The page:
I recently attended a training session called “Creativity in the Classroom” mainly because I deliver workshops in a classroom or when required more formally ( imagine yourself saying this in a posh voice ) in a “lecture theatre”.
Some great concepts, ideas and discussion were generated over the 2 hours and I scribbled some notes and thoughts as we got through the content and activities. Certainly the creative vibe that was fostered by the group got me thinking about the relevance and application of creative tools to my work as a careers practitioner.
So first off, what is creativity? Rather than bombard with static definitions I’ve gone with a short video to explain this from Sir Ken Robinson.
“the process of developing original ideas that have value….applied imagination”.
Some important themes emerge from video such as creativity being an evolving process we are all capable of and born with but much like a muscle is something we need to nurture and exercise to get the best results. I also like the way Ken describes how creativity “comes with the kit” of what we are imbued with at birth. This is perhaps why I tend to distance myself away from the TDI models/tests that are still in common usage or matching models such as Holland’s RIASEC that attempt to put people in boxes.
There is certainly creative innateness in all of us but much like play it is something that convention, time and let’s face it, the whole adult world almost drums out of us as we enter adulthood. The causal link between play and creativity is well established and if Einstein said it then it must be true surely?
Perhaps it’s no surprise then that the most popular Ted Talk of all time also happens to be Sir Ken Robinson’s take down of accepted, modern (well circa 2006) education in the titled video “Do schools kill creativity?”
The act of creativity has boundless applications for our life and career. Making new cognitive patterns of who we are and what we can achieve can be considered demonstrations of this. For example, from our experiences we can sythenthise a completely new and often profound understanding of ourselves that alters existing perceptions of our place in the world. This could lead us to new career goals and opportunities never previously considered. Indeed, it may lead to creative acts such as developing our own innovative business idea or associating our current role and skillset with another seemingly unrelated one.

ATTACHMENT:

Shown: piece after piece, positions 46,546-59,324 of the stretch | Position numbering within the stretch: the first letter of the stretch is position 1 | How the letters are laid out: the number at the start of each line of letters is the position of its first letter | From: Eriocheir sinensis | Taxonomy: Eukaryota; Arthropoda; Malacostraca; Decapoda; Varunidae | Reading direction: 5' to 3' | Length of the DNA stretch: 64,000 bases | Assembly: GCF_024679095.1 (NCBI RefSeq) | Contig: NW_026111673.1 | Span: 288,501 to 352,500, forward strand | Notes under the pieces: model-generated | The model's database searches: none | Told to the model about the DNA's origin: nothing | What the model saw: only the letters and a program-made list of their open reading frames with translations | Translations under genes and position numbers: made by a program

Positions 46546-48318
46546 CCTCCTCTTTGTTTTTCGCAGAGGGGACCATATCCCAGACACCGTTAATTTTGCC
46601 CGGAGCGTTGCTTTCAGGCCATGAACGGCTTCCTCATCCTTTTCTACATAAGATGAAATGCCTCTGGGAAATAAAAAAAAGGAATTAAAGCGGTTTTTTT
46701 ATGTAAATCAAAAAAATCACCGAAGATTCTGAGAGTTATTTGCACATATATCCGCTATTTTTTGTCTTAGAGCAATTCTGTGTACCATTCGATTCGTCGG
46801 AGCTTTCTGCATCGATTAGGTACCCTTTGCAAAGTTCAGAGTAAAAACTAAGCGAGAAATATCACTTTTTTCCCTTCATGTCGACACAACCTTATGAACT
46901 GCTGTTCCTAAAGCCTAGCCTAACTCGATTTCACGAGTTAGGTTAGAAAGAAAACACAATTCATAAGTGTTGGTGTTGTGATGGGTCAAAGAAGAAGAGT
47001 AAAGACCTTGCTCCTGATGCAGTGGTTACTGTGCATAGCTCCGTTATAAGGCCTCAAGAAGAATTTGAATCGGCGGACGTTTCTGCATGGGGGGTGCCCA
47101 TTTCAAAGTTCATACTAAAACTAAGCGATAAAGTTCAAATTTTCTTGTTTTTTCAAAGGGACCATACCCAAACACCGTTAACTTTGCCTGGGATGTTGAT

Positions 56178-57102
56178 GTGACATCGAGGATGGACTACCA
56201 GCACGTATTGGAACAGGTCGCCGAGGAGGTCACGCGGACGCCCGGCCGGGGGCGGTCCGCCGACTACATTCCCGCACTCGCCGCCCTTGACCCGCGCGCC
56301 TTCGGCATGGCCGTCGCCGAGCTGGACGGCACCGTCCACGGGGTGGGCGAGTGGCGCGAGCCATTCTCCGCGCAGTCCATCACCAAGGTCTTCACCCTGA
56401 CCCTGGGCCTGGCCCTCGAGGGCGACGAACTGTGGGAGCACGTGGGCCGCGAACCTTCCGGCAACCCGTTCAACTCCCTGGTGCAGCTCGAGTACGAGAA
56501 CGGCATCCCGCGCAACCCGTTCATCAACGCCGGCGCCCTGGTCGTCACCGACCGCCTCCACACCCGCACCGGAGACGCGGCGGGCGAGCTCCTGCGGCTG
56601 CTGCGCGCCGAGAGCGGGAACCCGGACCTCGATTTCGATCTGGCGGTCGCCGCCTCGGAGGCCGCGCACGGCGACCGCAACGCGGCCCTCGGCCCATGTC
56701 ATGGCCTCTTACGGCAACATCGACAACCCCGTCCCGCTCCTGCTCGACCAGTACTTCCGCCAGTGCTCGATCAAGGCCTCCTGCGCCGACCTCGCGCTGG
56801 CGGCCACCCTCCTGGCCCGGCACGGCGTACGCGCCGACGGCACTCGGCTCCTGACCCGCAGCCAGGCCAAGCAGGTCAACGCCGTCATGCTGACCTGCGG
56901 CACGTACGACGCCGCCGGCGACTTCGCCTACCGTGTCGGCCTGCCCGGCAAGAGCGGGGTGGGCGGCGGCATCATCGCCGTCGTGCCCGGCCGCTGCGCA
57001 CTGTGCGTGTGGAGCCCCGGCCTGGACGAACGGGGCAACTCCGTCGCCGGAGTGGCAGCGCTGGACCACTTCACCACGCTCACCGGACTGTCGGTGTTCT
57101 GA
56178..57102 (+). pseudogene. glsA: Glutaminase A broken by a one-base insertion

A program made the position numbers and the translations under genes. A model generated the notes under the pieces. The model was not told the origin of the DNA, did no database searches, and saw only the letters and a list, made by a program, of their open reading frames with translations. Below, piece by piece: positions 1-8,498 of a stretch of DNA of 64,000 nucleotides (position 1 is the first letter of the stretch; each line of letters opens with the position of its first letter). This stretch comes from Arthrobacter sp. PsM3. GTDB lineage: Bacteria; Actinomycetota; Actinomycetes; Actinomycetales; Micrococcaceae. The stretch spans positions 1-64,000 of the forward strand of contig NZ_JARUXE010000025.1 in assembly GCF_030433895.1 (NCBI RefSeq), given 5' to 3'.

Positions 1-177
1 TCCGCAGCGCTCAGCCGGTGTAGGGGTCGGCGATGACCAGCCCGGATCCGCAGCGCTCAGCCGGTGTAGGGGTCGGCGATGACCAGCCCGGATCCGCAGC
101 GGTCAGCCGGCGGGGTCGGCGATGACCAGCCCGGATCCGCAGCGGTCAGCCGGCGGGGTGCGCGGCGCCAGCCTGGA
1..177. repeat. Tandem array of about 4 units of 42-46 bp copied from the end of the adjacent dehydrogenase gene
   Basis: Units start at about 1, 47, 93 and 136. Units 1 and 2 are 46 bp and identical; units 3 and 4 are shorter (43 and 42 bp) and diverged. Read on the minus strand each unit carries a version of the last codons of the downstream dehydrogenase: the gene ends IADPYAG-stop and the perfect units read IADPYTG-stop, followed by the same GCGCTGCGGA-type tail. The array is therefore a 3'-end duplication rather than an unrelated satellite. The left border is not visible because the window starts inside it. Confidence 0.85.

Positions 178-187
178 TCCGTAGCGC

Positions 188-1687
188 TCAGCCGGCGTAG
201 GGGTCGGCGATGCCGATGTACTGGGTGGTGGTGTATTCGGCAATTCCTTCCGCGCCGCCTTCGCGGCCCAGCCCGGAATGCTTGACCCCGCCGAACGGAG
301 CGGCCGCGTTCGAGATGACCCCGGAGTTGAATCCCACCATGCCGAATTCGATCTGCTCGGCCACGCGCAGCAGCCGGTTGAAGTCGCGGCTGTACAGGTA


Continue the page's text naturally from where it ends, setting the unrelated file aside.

Widening opportunity understanding and developing self-awareness are two of the cornerstones of effective career management but often – for the careers professionals amongst you – we are always aiming and pushing clients to think more radically and divergently from often narrow, pre-existing knowledge and perceptions of what can and should be followed. What we are asking or wanting very often is for clients to think more laterally about about themselves and their situation to create their own solutions for life and career.
But if we take the view, as offered by Ken Robinson, then creativity is an evolving process and as such are we really expecting solutions to problems to originate in a single guidance interview? The question should be then, how can we set the creative process in motion through a framework that encourages rather than inhibits creative thought patterns? For example, I’d never even considered the possibility of fun or play within a guidance setting. Obviously a client may feel slightly perturbed if you were to whisk your prize board game Pictionary out at the start of an appointment but actually, would it be that crazy an idea if it helped the client to start thinking more laterally rather than conventionally?
However, there are tools and techniques other than Pictionary you can use with clients to encourage creative thinking which I jotted down in the session (as well as adding a few I found) that have applications in life and career – not to mention guidance appointments for the careers people reading this.
Our own task is to try and incorporate the opportunity for creative thought processes to form and evolve in the spaces we interact with clients. This requires some creativity on our own part in tailoring and refining our tools and communication to each client and group.
The ones I’ve leaned to and used already include mind-mapping, ideation and provocation questioning. I quite like the idea of trying parallel thinking (role play) and problem reversal in more frequency.
I’d be keen to know if anyone out there can feedback on their experiences of these techniques and what results were yielded (for yourself or anyone you worked with). Just reply in the comments with your thoughts.
Reading: Edward de Bono Serious Creativity